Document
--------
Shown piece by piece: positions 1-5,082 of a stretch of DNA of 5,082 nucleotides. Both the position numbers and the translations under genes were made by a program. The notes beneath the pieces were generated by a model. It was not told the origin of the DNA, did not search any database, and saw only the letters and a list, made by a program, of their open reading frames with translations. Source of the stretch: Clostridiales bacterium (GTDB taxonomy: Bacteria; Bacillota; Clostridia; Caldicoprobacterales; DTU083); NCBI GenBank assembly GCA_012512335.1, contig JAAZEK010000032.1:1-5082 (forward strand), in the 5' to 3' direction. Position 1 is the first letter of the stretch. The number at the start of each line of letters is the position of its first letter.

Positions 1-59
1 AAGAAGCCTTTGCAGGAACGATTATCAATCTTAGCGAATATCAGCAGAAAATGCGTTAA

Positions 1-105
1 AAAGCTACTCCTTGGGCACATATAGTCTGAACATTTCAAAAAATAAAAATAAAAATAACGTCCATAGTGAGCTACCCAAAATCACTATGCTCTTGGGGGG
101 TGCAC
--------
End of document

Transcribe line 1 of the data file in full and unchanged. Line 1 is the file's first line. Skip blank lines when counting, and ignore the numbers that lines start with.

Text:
Shown piece by piece: positions 1-5,082 of a stretch of DNA of 5,082 nucleotides. Both the position numbers and the translations under genes were made by a program. The notes beneath the pieces were generated by a model. It was not told the origin of the DNA, did not search any database, and saw only the letters and a list, made by a program, of their open reading frames with translations. Source of the stretch: Clostridiales bacterium (GTDB taxonomy: Bacteria; Bacillota; Clostridia; Caldicoprobacterales; DTU083); NCBI GenBank assembly GCA_012512335.1, contig JAAZEK010000032.1:1-5082 (forward strand), in the 5' to 3' direction. Position 1 is the first letter of the stretch. The number at the start of each line of letters is the position of its first letter.